The museum can be visited only by reserving a slot by calling +358 16 654 480.The line is open Tue–Sat 10am–17pm.
Visiting times (120 min) are given Tue–Sat 11am–13pm and 13pm–15pm and 15pm–17pm. We take a limited number of customers at a time.
Visitors over the age of 12 are required to use a face mask inside the museum. Please take care of the 2 meter safety distances.
Remember to stay home if you have any symptoms.
Reidar Särestöniemi (1925-1981) is one of the best known Finnish artists and was the most remarkable Lappish artist of his time. He was born as the seventh and youngest child in the family of Alma and Matti Kaukonen in Kaukonen village, Kittilä. Later the family changed their name to Särestöniemi.
Reidar Särestöniemi studied at the Academy of Fine Arts in Helsinki (1947-1952), and at the Ilya Repin Institute in Leningrad (1956-1959). His career got off to a start in 1959 when he held his first solo exhibition in Helsinki after returning from Leningrad. Another significant moment came fifteen years later when he was awarded an honorary professorship as an appreciation of his life's work. Except the time he was studing arts, Reidar Särestöniemi lived his whole life in Särestö. Reidar Särestöniemi was a colourful character who in his time attracted plenty of discussion about his art and his personality.
VIDEOS OF the MUSEUM SITE
The Särestöniemi Museum was founded in 1985. The Museum is maintained by the Kauko Sorjonen Foundation. The Café and Museum Office Building is designed by the acclaimed Finnish architects Reima and Raili Pietilä. The Café Building was built in 1988.
The Old Särestö
The Old Särestö is The Childhood Home of Reidar Särestöniemi. The farmhouse represents the traditional way of building in the Northern Finland. The grandfather of Reidar Särestöniemi, Heikki Kaukonen, bought the farm in the late 19th century. The main building was built in 1873. The opposite building is a stall and next to it is a cow barn. The river is called the Ounasjoki River and before the road was built it was the only way to reach Särestö. The road was built in 1985 at the same time as the museum was founded.
The family was self-sufficient and earned their living by farming, keeping cattle, fishing and hunting. They had to work hard and the times were not always so easy. Those days people used to do a lot of handicrafts. In the living room you can see handicraft related to men’s and women’s work.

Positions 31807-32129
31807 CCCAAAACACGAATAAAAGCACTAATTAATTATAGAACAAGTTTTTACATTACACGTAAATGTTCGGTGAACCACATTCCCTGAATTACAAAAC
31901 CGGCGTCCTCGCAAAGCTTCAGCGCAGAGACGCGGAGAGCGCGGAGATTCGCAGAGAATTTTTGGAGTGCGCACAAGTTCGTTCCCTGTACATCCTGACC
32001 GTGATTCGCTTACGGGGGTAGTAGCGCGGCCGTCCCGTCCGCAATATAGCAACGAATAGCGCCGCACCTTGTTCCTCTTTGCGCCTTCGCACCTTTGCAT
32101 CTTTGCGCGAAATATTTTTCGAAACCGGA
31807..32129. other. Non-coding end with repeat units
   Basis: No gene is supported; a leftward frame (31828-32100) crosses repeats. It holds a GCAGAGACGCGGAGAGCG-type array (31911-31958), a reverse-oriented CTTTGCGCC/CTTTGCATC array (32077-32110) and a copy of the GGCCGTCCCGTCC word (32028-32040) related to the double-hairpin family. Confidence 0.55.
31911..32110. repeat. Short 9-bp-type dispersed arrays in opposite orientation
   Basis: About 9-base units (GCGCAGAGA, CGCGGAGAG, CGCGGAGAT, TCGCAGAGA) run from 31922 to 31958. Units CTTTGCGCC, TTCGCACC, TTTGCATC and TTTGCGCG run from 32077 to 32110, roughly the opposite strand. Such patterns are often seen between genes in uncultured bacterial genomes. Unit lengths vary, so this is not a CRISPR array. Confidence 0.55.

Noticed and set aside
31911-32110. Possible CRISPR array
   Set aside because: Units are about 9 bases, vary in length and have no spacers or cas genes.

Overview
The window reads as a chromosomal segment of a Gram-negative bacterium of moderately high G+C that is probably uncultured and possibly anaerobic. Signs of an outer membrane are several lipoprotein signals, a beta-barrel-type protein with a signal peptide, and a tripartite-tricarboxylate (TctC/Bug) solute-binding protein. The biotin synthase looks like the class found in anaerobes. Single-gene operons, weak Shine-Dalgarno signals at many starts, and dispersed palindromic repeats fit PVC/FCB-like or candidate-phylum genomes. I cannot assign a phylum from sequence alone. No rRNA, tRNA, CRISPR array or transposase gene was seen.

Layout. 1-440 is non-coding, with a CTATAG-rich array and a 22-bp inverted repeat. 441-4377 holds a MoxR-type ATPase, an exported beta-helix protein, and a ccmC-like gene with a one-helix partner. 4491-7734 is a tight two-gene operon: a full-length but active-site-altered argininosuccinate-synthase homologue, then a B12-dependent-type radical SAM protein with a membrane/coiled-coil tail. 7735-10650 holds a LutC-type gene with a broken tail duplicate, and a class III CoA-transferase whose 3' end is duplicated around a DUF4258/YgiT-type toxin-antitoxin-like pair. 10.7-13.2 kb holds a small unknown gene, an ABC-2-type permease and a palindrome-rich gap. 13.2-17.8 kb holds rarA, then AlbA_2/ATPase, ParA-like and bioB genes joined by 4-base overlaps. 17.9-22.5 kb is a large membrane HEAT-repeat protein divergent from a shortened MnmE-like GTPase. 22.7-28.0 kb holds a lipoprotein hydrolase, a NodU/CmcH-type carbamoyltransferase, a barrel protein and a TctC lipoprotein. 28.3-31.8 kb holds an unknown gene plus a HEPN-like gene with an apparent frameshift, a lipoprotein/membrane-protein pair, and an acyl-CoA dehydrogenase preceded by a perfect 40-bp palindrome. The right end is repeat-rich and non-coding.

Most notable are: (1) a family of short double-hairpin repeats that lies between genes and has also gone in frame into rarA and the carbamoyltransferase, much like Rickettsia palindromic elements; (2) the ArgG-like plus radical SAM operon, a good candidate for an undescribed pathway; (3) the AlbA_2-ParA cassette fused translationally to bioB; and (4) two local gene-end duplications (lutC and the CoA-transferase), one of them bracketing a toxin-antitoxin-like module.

Reidar’s mother Alma was born in Norway and she missed the old times back there. Alma put on the wall the pictures of the king and queen of Norway. When Reidar was a little child he used to tell visitors that the people in the pictures are his grandparents from Norway. The clocks on the wall were collected by Reidar’s brother Anton. The living room was Reidar’s studio in 1960-1965. To get natural light for painting Reidar made the windows larger and covered the walls with white panelling sheets. You can see pictures of that time in the bookshelf.
Reidar’s parents lived in the Old Särestö till they died in 1970’s. His brother Anton lived in the house till 1997. The Old Särestö was restored to represent the childhood time of Reidar Särestöniemi in 2000’s.
The studio was built in 1978. It is designed by the architects Reima and Raili Pietilä. By the Ounasjoki river Särestöniemi had a studio which burned down in a fire in 1977. Very soon after the fire the first plans were made for the new studio. The new Studio and home were completed in October 1978. It took only four months and 13 days to build the Studio.
There is a good lighting in the Studio. The big window opens to the west to avoid the dazzling sunshine. The log wall is treated from the inside with ultraviolet varnish which keeps it light coloured.
Reidar Särestöniemi never felt at home in the new Studio and he missed the previous Studio a lot. The new home felt empty and strange. Reidar lived in the studio only for two and a half years before he died in 1981 of heart attack.
The Gallery was built in 1972. It is also designed by Reima and Raili Pietilä. Reidar Särestöniemi was a very famous artist during his lifetime and Särestö was a popular place to visit. There were growing numbers of visitors in Särestö in the 1970’s and Reidar couldn’t work in peace in his Studio. The solution was to build a separate exhibition space - the Gallery.
The nature of Lapland and local people with their beliefs and stories influenced Reidar deeply and gave his art content and strength. Peatlands and fells, willow grouse, lynx, rams and reindeer are frequent motives in his works. Often an animal figure symbolises the artist himself. The Lappish nature gave Särestöniemi inspiration, but perhaps the most notable aspect of his art, strong colours. He kept exploring colours and the opportunities they offered throughout his career. This was not always unproblematic, as such use of colours was unusual in the Finnish art in the 1960's and 1970's and often led to intense criticism.
Although Lapland was a major inspiration for Särestöniemi, his art was influenced by other factors, such as the great artists of European modernism, Russian art, and prehistoric cave paintings. The Lappish influence strengthened in Särestöniemi's art as the time went by. His works from the 1950's differ from his most well-known.
The First Studio
There was a previous Studio which burned down in a fire on New Year’s Eve in 1977. All the paintings, furniture, personal archives, clothes, books etc. burned in the fire. The fire started from a defective electrical appliance. You can see the foundations of the old Studio between the Gallery and the Cafe. The first Studio was built in 1965 and it was designed by the architect Robert Gunst.